What is a sociopath?
Dr Matthew Cullen, Psychiatrist, St Vincent’s Hospital, Sydney
Sociopaths, psychopaths, people with an antisocial personality disorder, often they’re used interchangeably and at its core, they all are manifestations of an individual whose personality is very disturbed. Although that disturbance, in fact, can be quite hard to recognise.
What type of people are sociopaths?
The typical antisocial or psychopath is often the person that ends up in the criminal justice system, and they conduct criminal behaviour, often assaultive behaviour, and they’re the individuals that get represented on mainstream television as sort of evil human beings.
But in fact, this construct of sociopathy is a spectrum, and there are many high functioning individuals, often men, but not always, who are sociopaths. These individuals can end up running large companies, they can be married, they can have children, and it can be quite hard to discern whether they are actually a sociopath.
Features of a sociopath
So what are some of the things that may indicate that they are, indeed, a sociopath? At its core, these individuals have a distinct lack of empathy for others, and by that I mean, their ability to actually understand the emotional consequences of their behaviour towards others is extremely limited. Secondly, there’s a tendency that the end will always justify the means. So even though they may cause quite significant pain or suffering to others, often in a commercial sense, as opposed to a physical sense, their ability to empathise, or feel, or even respond emotionally to that is extremely limited. That can be, at its most extreme, cruel, but at another level, that cruelty can be quite hard to actually see and recognise in others. So sociopaths, like all personality disorders, also have a tendency to not have deep and enduring relationships, or if those relationships do endure, they tend to be superficial, and often have an element of narcissism as well, because there is a spectrum between narcissism and sociopathy.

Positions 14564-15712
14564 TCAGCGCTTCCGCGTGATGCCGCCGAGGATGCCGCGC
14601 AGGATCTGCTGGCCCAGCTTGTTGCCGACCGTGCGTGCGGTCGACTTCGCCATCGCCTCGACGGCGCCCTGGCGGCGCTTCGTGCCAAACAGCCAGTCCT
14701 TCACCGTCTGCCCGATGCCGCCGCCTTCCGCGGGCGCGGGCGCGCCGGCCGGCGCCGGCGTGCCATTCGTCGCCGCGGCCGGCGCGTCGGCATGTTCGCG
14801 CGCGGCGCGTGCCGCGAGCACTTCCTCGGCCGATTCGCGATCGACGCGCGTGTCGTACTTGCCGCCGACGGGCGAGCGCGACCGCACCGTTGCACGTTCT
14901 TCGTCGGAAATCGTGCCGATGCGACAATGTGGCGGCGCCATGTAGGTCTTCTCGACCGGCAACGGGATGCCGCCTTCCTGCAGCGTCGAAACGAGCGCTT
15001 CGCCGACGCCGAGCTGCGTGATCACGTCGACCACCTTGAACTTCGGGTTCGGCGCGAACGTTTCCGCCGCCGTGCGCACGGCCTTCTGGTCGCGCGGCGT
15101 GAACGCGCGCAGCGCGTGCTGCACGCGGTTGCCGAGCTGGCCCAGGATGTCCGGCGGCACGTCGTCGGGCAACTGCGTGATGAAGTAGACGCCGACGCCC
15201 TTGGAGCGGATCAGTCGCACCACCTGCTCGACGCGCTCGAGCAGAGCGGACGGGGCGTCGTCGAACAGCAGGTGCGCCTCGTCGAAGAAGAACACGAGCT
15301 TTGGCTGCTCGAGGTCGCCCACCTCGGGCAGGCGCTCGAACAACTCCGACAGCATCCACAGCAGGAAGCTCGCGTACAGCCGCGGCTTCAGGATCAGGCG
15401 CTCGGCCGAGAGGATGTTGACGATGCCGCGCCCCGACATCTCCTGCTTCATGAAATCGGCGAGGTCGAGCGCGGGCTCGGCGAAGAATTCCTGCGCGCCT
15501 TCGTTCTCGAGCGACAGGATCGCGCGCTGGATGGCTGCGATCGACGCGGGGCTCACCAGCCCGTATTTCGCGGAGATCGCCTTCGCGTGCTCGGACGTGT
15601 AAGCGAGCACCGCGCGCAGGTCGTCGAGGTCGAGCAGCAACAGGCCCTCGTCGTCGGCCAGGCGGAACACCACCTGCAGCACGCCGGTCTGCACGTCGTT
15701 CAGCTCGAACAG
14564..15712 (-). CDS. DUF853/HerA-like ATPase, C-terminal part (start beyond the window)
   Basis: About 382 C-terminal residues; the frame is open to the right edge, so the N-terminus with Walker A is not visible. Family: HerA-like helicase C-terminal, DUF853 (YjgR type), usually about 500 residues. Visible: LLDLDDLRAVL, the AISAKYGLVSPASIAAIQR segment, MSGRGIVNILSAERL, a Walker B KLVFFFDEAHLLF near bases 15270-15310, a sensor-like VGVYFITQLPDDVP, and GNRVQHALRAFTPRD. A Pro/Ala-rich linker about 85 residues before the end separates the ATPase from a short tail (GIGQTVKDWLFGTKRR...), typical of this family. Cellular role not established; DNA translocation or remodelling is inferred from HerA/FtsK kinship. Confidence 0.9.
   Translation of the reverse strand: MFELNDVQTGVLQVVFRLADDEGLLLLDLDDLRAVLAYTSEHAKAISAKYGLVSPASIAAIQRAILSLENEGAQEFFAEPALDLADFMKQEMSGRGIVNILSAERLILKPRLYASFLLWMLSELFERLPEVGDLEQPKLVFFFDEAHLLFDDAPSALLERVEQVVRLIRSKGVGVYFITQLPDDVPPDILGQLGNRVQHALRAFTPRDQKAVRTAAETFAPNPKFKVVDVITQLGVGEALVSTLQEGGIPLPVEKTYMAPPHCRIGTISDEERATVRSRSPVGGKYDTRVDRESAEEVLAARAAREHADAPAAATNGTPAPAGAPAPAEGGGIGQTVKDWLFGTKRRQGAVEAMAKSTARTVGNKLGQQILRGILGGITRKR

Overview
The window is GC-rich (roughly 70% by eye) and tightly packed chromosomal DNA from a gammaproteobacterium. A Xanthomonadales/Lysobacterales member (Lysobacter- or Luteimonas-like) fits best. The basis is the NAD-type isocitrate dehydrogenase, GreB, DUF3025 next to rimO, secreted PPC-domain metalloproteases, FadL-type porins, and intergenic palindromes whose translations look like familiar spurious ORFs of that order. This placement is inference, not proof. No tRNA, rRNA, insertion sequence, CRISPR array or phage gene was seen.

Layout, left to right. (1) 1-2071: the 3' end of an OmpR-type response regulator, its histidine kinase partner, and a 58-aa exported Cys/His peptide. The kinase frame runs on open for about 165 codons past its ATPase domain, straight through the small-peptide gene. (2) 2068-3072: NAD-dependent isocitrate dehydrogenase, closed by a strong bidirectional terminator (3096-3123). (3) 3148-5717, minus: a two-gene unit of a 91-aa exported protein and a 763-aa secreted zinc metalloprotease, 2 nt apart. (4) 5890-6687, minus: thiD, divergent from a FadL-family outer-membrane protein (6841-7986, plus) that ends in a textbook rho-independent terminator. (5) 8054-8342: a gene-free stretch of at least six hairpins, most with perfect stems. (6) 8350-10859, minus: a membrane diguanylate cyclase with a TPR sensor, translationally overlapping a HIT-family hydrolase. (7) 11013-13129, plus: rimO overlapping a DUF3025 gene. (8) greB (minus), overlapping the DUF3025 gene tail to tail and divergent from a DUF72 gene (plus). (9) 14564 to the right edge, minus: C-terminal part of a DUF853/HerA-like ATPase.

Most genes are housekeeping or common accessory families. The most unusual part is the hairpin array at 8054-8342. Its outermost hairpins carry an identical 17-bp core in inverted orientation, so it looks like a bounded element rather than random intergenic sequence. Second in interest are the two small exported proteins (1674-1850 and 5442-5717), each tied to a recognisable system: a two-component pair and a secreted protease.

How to get help
If you are in immediate danger, call triple zero ‘000’.
Important national numbers for help
- Emergency 24/7 – 000
- 1800 RESPECT 24/7 – 1800 737 732
- Kids Help Line 24/7 – 1800 551 800
- Sexual Assault Counselling Aust – 1800 211 028
- Men’s Line – 1300 789 978
- Men’s Referral Service 24/7 – 1300 766 491
- TIS – need an interpreter? – 131 450
Important online help for your safety
- 1800RESPECT chat online (24/7) – www.1800respect.org.au
- Kids Help Line webchat counselling (24/7) – kidshelpline.com.au
- MensLine online counselling – mensline.org.au
- Men’s Referral Service live chat – ntv.org.au
- Women’s Safety NSW
Last Reviewed: 19/08/2020
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